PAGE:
If you haven’t heard of Husqvarna, you’d be forgiven. While the Swedish manufacturer has been around since 1903, it has only recently entered the Philippine market.
Now that it’s here, we couldn’t pass up the opportunity to try out its latest street bike offerings: the Vitpilen and Svartpilen, Swedish for white arrow and black arrow, respectively. Both models are proudly built at the Ayala-owned Adventure Cycle Philippines (ACPI) plant in Laguna, alongside the locally produced KTM units.
The first Husky that ACPI has lent us is the Vitpilen 401, a futuristic-looking cafe racer powered by the KTM 390 Duke’s engine. Featuring avant-garde looks, cafe-racer ergonomics, and a compact yet potent engine, we find out what this big bike has to offer.
Have you ever seen a motorcycle that looked almost too pretty to ride? Well, that was our feeling when we first saw the Vitpilen in photos. The minimalist design highlights the engine and other components, yet the bike has a certain retro-futuristic character with its round headlight, sculpted tank, and straight sea. All these come together to form one continuous line from head to taillight.
There was always someone gawking at the Vitpilen whenever we rode it—at stoplights, gas stations, and parking lots. We practice our pronounciation a lot since many commented and asked questions about the bike, whether it was “Anong bike yan boss?” or “Ilang CC yan?” or the classic “Nice bike, bro!”
The Vitpilen—with its meticulous aesthetics, cafe racer-style clip-on handlebars, and clutter-free exterior—is the kind of bike that makes its rider look and feel good about themselves. You just can’t help but admire your reflection as you pass by storefronts and shiny cars. With a bike this suave and eye-catching between your legs, it doesn’t really matter if you put on some weight over the pandemic, because you’ll be pogi no matter what.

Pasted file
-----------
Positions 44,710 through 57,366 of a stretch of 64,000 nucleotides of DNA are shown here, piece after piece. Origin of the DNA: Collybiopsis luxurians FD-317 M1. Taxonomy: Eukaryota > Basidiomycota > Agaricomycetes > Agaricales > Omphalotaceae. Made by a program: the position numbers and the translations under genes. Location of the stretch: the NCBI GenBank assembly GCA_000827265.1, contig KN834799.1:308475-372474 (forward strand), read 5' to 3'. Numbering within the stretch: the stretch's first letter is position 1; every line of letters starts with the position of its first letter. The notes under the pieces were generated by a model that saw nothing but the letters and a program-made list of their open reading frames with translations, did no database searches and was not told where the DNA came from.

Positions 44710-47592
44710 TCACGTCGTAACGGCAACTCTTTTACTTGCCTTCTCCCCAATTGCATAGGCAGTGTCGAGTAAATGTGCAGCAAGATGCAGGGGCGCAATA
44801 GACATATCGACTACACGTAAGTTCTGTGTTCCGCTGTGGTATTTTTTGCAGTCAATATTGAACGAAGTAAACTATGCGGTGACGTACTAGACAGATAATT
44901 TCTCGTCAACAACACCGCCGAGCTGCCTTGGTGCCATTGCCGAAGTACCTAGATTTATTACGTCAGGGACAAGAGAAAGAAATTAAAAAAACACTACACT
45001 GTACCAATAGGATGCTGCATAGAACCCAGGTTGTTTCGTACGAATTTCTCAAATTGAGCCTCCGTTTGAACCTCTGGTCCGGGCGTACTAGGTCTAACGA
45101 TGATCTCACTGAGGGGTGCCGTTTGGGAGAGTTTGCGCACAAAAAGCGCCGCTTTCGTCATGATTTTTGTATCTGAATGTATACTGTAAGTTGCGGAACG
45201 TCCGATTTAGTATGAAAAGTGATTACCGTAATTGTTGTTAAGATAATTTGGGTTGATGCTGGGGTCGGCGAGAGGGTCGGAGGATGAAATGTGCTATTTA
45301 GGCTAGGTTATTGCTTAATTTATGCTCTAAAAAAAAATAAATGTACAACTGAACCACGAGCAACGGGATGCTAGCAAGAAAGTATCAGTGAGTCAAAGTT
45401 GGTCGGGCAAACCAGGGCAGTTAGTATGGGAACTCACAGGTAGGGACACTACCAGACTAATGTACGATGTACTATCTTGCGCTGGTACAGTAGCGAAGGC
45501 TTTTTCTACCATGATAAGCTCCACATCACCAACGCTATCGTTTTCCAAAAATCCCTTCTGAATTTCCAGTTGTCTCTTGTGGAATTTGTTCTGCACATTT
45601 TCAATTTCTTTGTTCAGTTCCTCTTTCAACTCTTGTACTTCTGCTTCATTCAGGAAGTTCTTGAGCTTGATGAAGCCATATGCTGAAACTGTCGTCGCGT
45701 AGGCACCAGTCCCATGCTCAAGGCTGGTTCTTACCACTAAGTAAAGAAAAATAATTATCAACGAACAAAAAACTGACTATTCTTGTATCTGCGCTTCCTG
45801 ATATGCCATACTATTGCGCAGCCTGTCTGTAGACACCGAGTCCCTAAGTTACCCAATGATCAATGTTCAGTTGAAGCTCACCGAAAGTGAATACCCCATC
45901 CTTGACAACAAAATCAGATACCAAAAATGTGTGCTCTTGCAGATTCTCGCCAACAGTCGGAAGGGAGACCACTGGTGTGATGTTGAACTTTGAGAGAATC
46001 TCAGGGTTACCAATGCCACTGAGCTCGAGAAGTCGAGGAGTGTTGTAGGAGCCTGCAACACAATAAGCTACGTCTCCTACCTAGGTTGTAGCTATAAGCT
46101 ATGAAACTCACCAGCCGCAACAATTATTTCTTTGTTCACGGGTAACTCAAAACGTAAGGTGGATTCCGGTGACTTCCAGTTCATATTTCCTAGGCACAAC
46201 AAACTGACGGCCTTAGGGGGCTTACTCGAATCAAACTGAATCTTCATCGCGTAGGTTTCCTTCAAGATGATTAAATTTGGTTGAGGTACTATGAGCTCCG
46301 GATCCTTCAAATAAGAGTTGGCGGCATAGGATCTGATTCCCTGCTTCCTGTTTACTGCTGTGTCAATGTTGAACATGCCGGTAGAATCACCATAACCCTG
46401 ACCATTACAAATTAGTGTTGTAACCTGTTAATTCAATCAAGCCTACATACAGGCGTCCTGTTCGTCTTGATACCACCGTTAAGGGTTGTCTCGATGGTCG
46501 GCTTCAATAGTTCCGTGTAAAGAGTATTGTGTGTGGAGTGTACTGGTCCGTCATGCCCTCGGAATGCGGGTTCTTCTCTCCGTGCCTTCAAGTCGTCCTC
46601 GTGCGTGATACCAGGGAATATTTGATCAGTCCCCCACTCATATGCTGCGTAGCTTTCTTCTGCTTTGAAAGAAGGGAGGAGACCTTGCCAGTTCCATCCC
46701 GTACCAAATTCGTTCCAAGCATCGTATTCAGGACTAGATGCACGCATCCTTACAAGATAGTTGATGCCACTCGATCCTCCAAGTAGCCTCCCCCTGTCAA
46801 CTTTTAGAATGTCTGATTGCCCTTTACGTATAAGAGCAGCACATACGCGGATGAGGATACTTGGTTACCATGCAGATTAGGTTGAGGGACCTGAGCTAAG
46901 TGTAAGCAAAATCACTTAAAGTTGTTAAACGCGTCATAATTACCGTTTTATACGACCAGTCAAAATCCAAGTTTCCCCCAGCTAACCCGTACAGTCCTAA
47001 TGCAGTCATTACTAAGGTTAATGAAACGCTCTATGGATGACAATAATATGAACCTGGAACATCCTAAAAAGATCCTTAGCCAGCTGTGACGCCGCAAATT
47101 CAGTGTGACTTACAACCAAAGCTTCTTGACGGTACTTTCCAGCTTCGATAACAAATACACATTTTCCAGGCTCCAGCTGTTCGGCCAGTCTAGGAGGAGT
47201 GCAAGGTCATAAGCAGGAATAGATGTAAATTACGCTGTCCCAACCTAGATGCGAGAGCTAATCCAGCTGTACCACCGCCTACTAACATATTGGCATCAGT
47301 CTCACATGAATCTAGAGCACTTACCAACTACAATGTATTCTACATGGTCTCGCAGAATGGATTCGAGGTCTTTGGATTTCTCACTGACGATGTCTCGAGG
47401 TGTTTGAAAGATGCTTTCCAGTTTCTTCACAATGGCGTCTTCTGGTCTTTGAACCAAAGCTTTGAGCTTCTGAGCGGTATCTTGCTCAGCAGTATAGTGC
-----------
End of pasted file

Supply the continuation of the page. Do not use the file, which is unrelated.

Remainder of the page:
On the Vitpilen, the riding triangle (or the three points where the rider comes in contact with the bike) is essentially the same as on a sport bike. The clip-on handlebars are mounted low to line up just right with the fuel tank, while the seat is high and flat to preserve the designers’ vision of a line cutting straight through the bike. The footpegs are high and placed towards the rear to allow for a more sport bike-like control. Oddly enough, the riding position feels even more hunched over than some fully faired sport bikes we’ve ridden.
While bearable for younger riders, the ergonomics of the Vitpilen are quite unkind to anyone not used to sport bikes, so it takes a certain amount of dedication to ride this thing for long distances. Personally, I enjoy sport bikes, so I could live with the Vitpilen as a daily ride. On long journeys, however, we’d suggest stopping to stretch every couple of hours to avoid muscle cramps and sore wrists.
Between the legs, the Vitpilen is slim, offsetting the relatively high 32.9in seat height. Thanks to this, we can easily get one foot flat on the ground, allowing for comfortable riding in stop-and-go city conditions. What isn’t so comfy is how the edges of the fuel tank dig into the thighs. It doesn’t hurt per se, but but it’s uncomfortable enough to be noticeable.
Husqvarna and KTM are sister companies, so it makes sense that the two brands share their tech. The Vitpilen 401 is powered by the same 373cc liquid-cooled, single-cylinder engine as KTM’s 390 series. In Vitpilen spec, the KTM thumper is good for 43hp at 9,000rpm and 37Nm of torque at 7,000rpm.